Faltering Facebook IPO sparks class action
By Arthur Piper
Facebook’s initial public offering (IPO) on 18 May this year could not have seemed more Web 2.0. At 0630 that morning, the social networking business’s 28-year-old founder, Mark Zuckerberg, was already wearing his trademark hoodie. Surrounded by smiling employees from Facebook’s Menlo Park HQ in California, he triggered the remote connection that would ring the starting bell on NASDAQ’s trading floor, 3,000 miles east, on Wall Street. The world’s biggest ever technology IPO had begun.
Immediately, it ran into trouble. Technical glitches at NASDAQ meant that the stock opening took place at 1130 in New York, rather than the scheduled 1100. According to CNBC News, NASDAQ had problems delivering the so-called ‘opening print’, meaning that traders reported having difficulty cancelling or changing orders before the stock sale began.
© 1000 Words / Shutterstock.com
With an opening price of $38 per share, the stock peaked at $45, and then sank back to $38.23. When Wall Street closed that Friday, the company had sold 421.2 million shares, raised $16bn, and had a value of more than $104bn, according to Bloomberg. Apart from the initial hiccup, it had been a great success.
By Wednesday 23 May – as the price of shares slid further - retail investors began to see it differently. They filed class action complaints against Facebook – not just because of losses they claimed to have suffered from the delays on NASDAQ, but because of the way the company itself had handled the IPO process. They alleged the business had misrepresented the stock value.
‘No-one wants to be the person who didn’t buy Apple back in December 1980, But how many of these retail investors would have put their cash into a less high-profile business that could have made them more money?
Cripps Harries Hall
Class action plaintiffs argued that Facebook and its underwriters – including Morgan Stanley and Goldman Sachs – told only a select group of institutional investors about its weakened growth forecast.
In particular, Facebook’s defence brief shows that the majority (28) of the 40-plus actions brought against it assert that the company violated the Securities Act of 1933 by having such private discussions. Since there is strict liability for material misstatements in offering documents under sections 11 and 12 of the Securities Act, there is no need for shareholders to show fraudulent intent.
Facebook rejects these claims. Its defence brief says: ‘Plaintiffs rely heavily on post-IPO articles as sources for their allegations, but they ignore that what Facebook and the underwriter defendants allegedly did both followed customary practices and did not violate any rules.’
In the 1990s, investors saw large falls in their IPO investments overnight
Joost Schutte, partner at De Brauw Blackstone Westbroek in the Netherlands, says that the hype around the sale of Facebook shares was reminiscent of the bad old days of the dot-com bubble – as is the growing class action that followed the slump in the share value.
‘Investors on the retail side had a very typical dot-com bubble reaction to the sale, saying “I don’t care, I want the opportunity to invest in Facebook", but this attitude has been on the decline since 2000,’ Schutte says. ‘Perhaps people have forgotten what it was like back then.’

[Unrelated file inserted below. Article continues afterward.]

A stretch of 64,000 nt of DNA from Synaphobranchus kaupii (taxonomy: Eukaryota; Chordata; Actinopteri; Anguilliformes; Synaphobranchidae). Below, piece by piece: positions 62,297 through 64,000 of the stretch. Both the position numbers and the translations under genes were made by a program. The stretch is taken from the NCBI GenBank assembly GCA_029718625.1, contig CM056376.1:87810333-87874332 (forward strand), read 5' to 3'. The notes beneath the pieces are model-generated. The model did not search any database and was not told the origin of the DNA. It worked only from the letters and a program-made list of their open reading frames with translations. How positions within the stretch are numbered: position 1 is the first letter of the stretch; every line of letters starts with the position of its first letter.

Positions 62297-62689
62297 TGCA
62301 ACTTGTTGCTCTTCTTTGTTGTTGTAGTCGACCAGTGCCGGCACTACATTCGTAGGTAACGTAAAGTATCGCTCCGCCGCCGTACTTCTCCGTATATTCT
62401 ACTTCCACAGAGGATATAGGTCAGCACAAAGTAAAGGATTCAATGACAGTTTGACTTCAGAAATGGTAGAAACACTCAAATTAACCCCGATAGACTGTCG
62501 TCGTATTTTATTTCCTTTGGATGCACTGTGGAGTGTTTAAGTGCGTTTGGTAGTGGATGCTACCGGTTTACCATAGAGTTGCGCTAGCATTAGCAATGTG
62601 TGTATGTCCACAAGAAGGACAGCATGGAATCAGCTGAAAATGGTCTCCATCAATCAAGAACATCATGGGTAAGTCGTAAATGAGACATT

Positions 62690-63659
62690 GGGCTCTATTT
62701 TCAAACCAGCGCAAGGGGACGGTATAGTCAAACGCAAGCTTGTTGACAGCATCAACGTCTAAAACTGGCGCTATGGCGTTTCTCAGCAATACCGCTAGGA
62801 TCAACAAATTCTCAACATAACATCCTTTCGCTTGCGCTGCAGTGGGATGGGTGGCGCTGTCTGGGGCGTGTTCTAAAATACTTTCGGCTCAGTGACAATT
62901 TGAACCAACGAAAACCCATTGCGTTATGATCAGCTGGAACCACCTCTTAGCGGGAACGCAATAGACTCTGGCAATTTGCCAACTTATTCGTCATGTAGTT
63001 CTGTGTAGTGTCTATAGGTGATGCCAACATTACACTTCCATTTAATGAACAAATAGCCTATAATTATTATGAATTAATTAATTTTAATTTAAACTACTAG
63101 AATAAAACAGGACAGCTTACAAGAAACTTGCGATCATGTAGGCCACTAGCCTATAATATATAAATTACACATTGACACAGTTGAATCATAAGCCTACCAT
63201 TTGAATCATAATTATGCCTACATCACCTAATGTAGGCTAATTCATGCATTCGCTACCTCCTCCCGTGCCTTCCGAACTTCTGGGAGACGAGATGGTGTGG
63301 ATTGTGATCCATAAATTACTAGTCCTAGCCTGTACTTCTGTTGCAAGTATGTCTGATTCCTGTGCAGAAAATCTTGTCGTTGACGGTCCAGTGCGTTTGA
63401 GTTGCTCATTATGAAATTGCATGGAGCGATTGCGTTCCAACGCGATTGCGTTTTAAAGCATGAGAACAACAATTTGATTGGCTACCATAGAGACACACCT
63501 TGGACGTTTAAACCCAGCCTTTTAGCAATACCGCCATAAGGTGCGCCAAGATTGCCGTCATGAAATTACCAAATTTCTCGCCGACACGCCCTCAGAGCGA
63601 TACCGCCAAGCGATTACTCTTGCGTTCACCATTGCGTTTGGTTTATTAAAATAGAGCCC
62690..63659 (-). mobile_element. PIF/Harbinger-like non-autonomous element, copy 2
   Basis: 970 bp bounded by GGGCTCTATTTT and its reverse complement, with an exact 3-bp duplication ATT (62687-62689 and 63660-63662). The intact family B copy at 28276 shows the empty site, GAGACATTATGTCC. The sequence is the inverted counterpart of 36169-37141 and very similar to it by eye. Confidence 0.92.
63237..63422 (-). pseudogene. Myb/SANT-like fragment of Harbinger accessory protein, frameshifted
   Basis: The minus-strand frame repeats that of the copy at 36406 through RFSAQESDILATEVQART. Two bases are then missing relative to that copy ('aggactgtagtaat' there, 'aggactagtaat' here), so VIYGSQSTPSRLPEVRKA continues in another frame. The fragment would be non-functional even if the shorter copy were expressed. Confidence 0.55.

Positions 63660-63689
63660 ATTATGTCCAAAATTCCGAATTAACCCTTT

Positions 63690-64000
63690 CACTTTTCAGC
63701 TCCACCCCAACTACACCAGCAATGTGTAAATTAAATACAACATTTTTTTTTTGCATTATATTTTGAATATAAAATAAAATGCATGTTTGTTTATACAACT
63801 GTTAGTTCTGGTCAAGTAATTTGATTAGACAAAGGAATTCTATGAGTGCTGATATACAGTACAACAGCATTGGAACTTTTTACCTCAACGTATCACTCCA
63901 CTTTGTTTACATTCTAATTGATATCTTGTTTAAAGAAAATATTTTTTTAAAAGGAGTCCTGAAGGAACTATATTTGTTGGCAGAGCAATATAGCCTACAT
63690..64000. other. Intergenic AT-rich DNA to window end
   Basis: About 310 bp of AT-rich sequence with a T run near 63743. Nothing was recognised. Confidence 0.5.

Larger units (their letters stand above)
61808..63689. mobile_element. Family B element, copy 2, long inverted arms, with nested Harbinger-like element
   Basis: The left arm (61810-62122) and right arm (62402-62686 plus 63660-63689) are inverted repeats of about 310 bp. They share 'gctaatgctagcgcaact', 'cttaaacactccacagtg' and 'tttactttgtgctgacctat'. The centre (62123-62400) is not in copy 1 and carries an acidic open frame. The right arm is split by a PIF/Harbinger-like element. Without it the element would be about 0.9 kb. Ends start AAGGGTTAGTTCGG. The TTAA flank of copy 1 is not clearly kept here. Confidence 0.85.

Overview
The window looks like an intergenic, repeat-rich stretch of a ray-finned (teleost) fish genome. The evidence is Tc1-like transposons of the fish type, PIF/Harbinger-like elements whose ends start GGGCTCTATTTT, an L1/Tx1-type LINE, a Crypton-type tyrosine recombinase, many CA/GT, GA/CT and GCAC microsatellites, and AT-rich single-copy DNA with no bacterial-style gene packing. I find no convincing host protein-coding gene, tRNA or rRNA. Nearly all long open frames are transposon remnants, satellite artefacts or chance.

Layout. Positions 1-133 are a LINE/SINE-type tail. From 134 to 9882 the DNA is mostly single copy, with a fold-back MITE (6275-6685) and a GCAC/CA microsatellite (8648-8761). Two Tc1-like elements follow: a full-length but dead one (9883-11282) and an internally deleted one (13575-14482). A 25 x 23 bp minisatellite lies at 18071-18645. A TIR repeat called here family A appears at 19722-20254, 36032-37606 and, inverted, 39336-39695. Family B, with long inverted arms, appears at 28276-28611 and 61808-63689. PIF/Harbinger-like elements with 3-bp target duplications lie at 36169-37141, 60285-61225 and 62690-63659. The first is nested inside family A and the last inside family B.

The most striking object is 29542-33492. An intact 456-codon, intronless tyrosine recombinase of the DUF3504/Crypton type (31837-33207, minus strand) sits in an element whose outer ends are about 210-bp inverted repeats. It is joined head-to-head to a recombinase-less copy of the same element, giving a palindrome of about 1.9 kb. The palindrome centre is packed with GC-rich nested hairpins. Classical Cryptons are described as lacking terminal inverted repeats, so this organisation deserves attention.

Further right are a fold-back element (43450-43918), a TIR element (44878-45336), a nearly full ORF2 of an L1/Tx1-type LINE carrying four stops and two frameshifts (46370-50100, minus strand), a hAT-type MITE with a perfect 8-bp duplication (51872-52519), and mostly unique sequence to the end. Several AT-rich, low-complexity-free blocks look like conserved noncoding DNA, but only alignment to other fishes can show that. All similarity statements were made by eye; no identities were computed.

In the late 1990s, investors saw tumbles of 100 to 200 per cent in their IPO investments overnight. So far, the drop in Facebook shares has been modest – estimated at about 10 to 16 per cent by lawyers representing the plaintiffs.
Any payouts are likely to be modest. For example, the Thomson Reuters legal pundit Alison Frankel has calculated that the total number of shares bought by plaintiffs in the claims comes to fewer than 20,000, with no single investor holding more than 4,000. But there is time for larger investors to bring their own actions. Whatever the size of the eventual suit against Facebook, it is likely to be dwarfed by the giant multidistrict Initial Public Offering Securities Litigation, which approved the settlement of 309 class actions for about $1bn, closing in February this year.
However, what has not changed, according to John Halton, a partner in Cripps Harries Hall’s advertising, technology and media practice, is that retail investors are particularly vulnerable to the hype surrounding such exceptional, high-tech offerings. While institutions are likely to realise that they are taking a huge gamble on Facebook, they will set that off by having more secure stocks in their portfolios.
‘It’s true that no-one wants to be the person who didn’t buy Apple back in December 1980,’ Halton says. ‘But how many of these retail investors would have put their cash into a less high-profile business that could have made them more money?’
Wendy Hambleton, a partner in the capital markets practice at BDO USA, agrees that Facebook should be regarded as an exceptional IPO, but for other reasons. According to research published by BDO in mid-June – The 2012 BDO IPO Halftime Report – that single offering pushed the average value of a company going to market this year from $176m to $405m. Post-May averages are expected to be worth $221m for the rest of 2012, with Facebook stripped out.
She says the fact that Facebook’s shares didn’t double on 18 May shows that the market for internet stock has matured. ‘These companies have a lot more substance than in the dot-com years,’ Hambleton explains, ‘and they are not generally in their first round of funding.’
Although Facebook may have shaken the IPO market, most investment bankers believe that it is the uncertainties in the global economic and political landscape that will continue to depress share performance in 2012. Concerns over a dot-com style bubble are likely to be the last thing on the minds of the few technology stocks that decide to brave an IPO this year.
Arthur Piper is a freelance journalist and can be contacted at firstname.lastname@example.org